Software vendors continue to create data analysis tools for the average business user, eliminating some of the complex or tedious processes, but businesses shouldn’t expect technology to bring about game-changing insight, experts say.
"Does software make anyone a great musician?" asks Greta Roberts, CEO and co-founder of Talent Analytics, a company focused on an analytic approach to predicting pre-hire employee performance. "There’s lots of music software out there, how to play the piano and all that, but it doesn’t make anyone a great musician."
While business users can use tools for reporting and dashboards, "all the high-value stuff, especially around anything predictive or prescriptive, requires a trained professional today," she said.
Even with dashboards, Roberts said, you need informed consumers to interpret the data. "Do you have somebody who can say, 'And therefore this means…'? I would separate creating a really interesting dashboard with knowing what to do with that."
What makes a great data scientist, she added, is "the ability to put together a great experiment design, domain knowledge of the business and knowing which tools and approaches to use to create the best outcome."
Alex Langshur, co-founder and senior partner of Cardinal Path, which helps companies make the most of their digital assets by "instrumenting" their data from various sources such as point-of-sale, website, mobile apps, social, email and more, describes three roles among data professionals:
- Data collection, a very technical and challenging task at which many organizations fail. "If you get it wrong, every other piece of the chain falls apart," he said.
- Data management, which includes skills traditionally associated with database professionals. Chances are the person performing it is familiar with Hadoop or NoSQL and can assemble data sets to really extract value from them.
- Data analysis: Data analysts are able to look at the data and understand what it means in order to derive insight from it. That takes a curious mind married to the ability to use a specific tool, along with some statistical experience and knowledge. An analyst uses tools like R or SAS and/or visualization tools like Tableau or Spotfire.
Ultimately, he said, companies must also be able to act on the insights revealed by data analysis. "If you’ve spent all this money on these other steps, but don’t act on it, it’s wasted," he said.
Data Roles Getting More Specialized
Roberts, whose company researched the characteristics of data professionals, said preparing the data is where the bulk of time is spent. The research grouped data tasks into four roles: data preparation, programming, manager and generalist. The generalist role is disappearing as more people specialize, she said.
"Early on, there was this concept that there was this data scientist who could do everything. Now people are saying, ‘no, no, no, no.’ The person who does data cleansing and data preparation is very different from the person who does visualization and the one who presents the story back to the client, and maybe not everybody has to program," Roberts said.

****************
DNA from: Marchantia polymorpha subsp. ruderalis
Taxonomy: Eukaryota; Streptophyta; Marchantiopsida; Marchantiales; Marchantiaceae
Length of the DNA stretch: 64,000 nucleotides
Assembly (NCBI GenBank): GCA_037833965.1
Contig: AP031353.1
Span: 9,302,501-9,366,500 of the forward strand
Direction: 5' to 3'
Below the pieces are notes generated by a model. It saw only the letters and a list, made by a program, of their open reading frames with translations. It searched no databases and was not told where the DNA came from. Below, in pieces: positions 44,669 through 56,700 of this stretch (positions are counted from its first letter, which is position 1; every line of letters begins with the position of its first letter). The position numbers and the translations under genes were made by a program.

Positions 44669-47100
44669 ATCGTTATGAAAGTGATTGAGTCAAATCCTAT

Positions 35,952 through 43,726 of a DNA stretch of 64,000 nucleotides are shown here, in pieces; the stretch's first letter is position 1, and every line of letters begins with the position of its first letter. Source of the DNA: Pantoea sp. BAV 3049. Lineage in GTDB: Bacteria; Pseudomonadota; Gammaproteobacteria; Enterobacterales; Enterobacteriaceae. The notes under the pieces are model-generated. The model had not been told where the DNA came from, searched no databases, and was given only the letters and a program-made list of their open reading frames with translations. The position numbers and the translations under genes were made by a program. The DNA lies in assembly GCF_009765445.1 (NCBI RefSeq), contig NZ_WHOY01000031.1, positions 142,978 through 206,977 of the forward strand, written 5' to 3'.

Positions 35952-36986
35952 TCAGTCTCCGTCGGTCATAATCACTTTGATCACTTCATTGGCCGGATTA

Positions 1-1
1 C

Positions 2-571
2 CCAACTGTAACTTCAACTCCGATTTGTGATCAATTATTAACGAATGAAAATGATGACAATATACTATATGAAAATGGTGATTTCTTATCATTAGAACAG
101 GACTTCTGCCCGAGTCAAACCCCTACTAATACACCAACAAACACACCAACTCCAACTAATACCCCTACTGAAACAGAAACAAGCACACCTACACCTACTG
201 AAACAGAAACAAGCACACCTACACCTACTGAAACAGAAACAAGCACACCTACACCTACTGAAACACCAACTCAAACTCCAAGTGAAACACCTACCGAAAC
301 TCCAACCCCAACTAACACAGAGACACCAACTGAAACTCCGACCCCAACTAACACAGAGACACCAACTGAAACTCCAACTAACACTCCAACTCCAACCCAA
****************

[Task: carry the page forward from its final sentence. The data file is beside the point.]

Managers running around saying, "We need more data analysts" before first identifying problems they need data analysts to solve is contributing to the outcry over a lack of data talent, Roberts added.
Machines Taking Over?
Noting that artificial intelligence software is developing at a rapid pace, Langshur said, "I think the day will come when a lot more decisions will be enhanced by machines. Right now, in the bulk of cases, software is designed to look for anomalies, then it’s up to a human to determine what those anomalies might mean."
He pointed to programmatic buying, a new discipline in the advertising world in which an automated feedback loop is used to look for audiences marketers are trying to target and the media those audiences may frequent.
"[It] looks to place ads on those media at the lowest possible price, working through arbitrage with other people looking at the same audiences in the same media at the same time. Then looking at the click-throughs and conversions based on that ad spend, you can either dial it up or dial it down," he explained.
Such tools will never make humans unnecessary, though, he added. They’re complicated to set up and still require human oversight to determine whether they’re working effectively.
ROI of Data Analytics
While machines will ultimately take over some of the data analysis work that humans have traditionally done, human insight will remain critical to decision-making, said Jack Phillips, CEO of the International Institute for Analytics.
As an example, he points to real-time credit scoring of a certain category of borrowers in consumer finance. While software might be able to size up a person’s credit-worthiness or give an instantaneous decision on insurance by the numbers, he sees a final 20 percent of the process remaining dependent on human judgment to consider outlying factors.
Obtaining the right data analytics skills is only a small part of the growing effort for companies to achieve ROI with their data analytics operations and make them a systemic part of their business operations, Phillips said.
"In some ways it is easier, because you’re able to point to business outcomes or clinical outcomes in healthcare. And the investment – it’s becoming easier to determine what it costs to run an analytics operation," he said. "The challenge is to isolate the independent variable, the role analytics played in a particular business outcome. This is still an early science that will grow and cure and harden, becoming clearer over time."
Susan Hall has been a journalist for more than 20 years at news outlets including the Seattle Post-Intelligencer, Dallas Times Herald and MSNBC.com. She writes for Dice.com and FierceHealthIT, among other publications.